So, I had an interesting evening last night. A line of thunderstorms had started moving through our area just before I left for the genre book club I attend once a month at a (the only) local pub. The scene as I drove wasn’t as bad as the image above, but it was a possibility.
As I pulled into the illogically jammed parking area (I resorted to stalking a guy who had just come out of the pub back door, until he fiiiinally got into his car and left), the rain had started, and I was definitely eager to put up my umbrella and make a run for it.
On my way inside, I crossed paths with the librarian (head of the club), who was bringing in stuff from her car; she told me that we’d be meeting in the back (in the actual brewery), as the pub itself was — obviously — rather crammed.
So I made my way through a virtual traffic jam of customers to the brewery.
When the librarian returned with books, she also had a furry guy very similar to this with her:
His name is Zeus, and he’s scared of thunder and lightning (poor boy!), so his human mom didn’t want to leave him home alone right before the storm hit.
MY EVENING OF ADVENTURE WITH A DOG:
Now, despite being a cat whisperer, I have this interesting situation with dogs: Dogs, for whatever reason, love me. It creates awkward moments with Toby, when I come back from an unexpected encounter with a canine and he smells it on me. And sometimes the dogs are just a little too happy to see me for my physically sensitive comfort. (Between the nails, the breath, the panting in your face, and possibly getting licked in your eyeball, a spontaneous intimate visit from a dog is not my autistic opinion of a fantastic experience.)
But Zeus is awesome. He took to me right away, not only letting me pet him but also keep my own space; he also followed my instructions, and didn’t resist when I had his leash.
And I went to rescue him, more than once. He wasn’t in a sit-still-with-head-on-paws mood. He was under the table, visiting the next table over, trying to wander upstairs, trying to go deeper into the brewery, and even running out into the rain. I dove after him, and, yes, got wet, but it was worth it. (He thanked me by staring soulfully into my eyes and panting adorably while I stroked his head.)
See, we were in a space similar to above, and the “loading dock” door (like a huge overhead garage door) was open, so we were discussing books while the thunder rumbled and the lightning streaked in the distance, and the rain pelted down and the wind sometimes tilted it sideways. Poor Zeus did a lot of whining and sticking so close to people that his tail accidentally whapped some legs and backs. All (four) of us readers helped keep an eye on the poor furry lad; it was a small gathering this month, based on the weather, and the fact a lot of people are out of town this time of year.
We had fled to this part of the pub before, when the noise in the general interior got to be too much. It certainly is one of the most unique settings I can picture for a book club meeting. But last night the added element of the enthusiastic storm and Zeus’ presence took the atmosphere to a whole ‘nother level.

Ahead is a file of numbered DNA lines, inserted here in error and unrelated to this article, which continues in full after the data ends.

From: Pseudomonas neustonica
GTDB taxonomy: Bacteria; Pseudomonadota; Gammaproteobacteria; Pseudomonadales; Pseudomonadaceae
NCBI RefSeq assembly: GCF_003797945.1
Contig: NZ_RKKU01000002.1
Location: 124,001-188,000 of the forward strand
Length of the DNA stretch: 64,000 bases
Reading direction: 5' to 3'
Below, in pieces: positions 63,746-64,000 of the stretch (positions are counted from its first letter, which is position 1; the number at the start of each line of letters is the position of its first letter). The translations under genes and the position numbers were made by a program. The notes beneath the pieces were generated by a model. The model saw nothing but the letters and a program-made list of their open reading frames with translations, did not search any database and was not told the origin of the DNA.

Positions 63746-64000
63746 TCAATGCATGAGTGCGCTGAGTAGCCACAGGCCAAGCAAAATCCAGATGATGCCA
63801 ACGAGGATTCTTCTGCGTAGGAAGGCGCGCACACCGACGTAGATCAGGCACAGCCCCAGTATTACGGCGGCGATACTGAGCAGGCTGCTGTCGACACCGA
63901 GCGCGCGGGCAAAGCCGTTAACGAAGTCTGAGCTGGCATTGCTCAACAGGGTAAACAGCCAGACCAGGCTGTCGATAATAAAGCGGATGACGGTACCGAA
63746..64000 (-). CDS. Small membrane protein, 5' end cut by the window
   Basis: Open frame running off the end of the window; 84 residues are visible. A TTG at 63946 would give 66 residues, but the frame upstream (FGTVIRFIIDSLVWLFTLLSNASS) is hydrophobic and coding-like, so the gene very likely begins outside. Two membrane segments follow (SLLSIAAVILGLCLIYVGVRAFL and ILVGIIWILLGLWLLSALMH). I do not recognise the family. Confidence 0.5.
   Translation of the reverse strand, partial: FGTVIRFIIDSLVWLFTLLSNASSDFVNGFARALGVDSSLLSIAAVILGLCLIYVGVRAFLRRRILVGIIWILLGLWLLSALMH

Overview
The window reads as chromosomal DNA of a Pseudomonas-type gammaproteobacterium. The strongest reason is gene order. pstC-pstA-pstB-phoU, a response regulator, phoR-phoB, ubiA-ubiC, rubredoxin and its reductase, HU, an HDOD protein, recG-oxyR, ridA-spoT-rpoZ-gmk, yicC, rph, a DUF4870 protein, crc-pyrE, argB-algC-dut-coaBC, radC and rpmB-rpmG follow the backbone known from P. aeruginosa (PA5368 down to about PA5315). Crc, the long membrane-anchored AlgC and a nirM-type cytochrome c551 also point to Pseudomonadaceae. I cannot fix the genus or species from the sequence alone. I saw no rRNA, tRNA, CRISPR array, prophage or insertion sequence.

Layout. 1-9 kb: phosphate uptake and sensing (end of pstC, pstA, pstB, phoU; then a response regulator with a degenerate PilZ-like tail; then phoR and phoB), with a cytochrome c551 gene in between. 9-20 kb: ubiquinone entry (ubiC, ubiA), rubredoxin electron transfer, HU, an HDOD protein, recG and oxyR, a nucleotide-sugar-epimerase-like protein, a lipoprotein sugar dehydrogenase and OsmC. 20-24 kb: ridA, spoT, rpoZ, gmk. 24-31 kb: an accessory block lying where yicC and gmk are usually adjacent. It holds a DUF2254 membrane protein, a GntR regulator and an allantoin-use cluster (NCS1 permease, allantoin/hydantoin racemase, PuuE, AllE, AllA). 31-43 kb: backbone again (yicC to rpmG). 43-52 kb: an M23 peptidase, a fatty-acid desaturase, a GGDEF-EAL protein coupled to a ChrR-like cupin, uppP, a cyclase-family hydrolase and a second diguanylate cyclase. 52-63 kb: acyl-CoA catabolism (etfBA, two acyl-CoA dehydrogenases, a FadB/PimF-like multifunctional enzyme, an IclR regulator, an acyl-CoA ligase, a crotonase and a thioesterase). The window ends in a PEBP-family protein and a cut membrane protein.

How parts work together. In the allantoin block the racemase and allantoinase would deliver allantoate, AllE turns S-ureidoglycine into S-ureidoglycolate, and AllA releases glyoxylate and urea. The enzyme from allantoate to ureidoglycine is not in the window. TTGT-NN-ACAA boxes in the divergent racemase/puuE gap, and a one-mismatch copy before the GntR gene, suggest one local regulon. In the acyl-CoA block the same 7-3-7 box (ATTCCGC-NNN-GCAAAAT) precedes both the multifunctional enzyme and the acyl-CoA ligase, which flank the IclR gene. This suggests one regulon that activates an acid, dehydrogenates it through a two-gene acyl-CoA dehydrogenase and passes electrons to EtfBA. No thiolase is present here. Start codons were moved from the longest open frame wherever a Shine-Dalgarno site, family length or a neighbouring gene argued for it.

AND THEN THERE WAS THE STORY OF THE BAT:
So, while we’re in this environment, the librarian tells us that there was a bat in one of the library restrooms earlier that day.
Yes, a bat. The flying mammal kind. And it was in the toilet.
One of the patrons noticed when she went to wash her hands. This is a kid (yes, it was a teenager) that White Fang knows, and nothing fazes her. So she calmly reported this turn of events to the assistant at the checkout desk, and went back to what she’d been doing.
The assistant went…well, would it be too awful to say “batcrap”?
The librarian had gone to run errands, and after receiving an…important call on her cell, she returned to the library, to find her assistant Googling “bat exterminators.”
Upon investigating the bathroom in question, the librarian found one poor wet bat, wings folded in close, ears drooping. (Yes, this is just how she related it to us. I was torn between feeling so bad for the bat and wanting to laugh hysterically.)
She proceeded to fish the bat out (yes, out of the toilet), and rushed it to the bushes outside. She spread the sodden animal out in the bush, hoping it would dry out and fly away.
(Also, while she was telling us the story, I couldn’t help but think of the time my uncle found a bat in his house, and fashioned a net from items in his garage to catch the bat and then release it. His reasoning behind this approach was, “What would Macgyver do?!”)
The librarian was pleased to report that later, when she checked the bush, there was no sign of a bat, wet or otherwise. (I was also satisfied with that outcome.)
Eventually, having chosen our books for next month, we all bid good night to Zeus (and the librarian, of course).
The rain had abated for my drive home.
And, yes, Toby was somewhat miffed when he smelled grateful dog on me.
He got over it.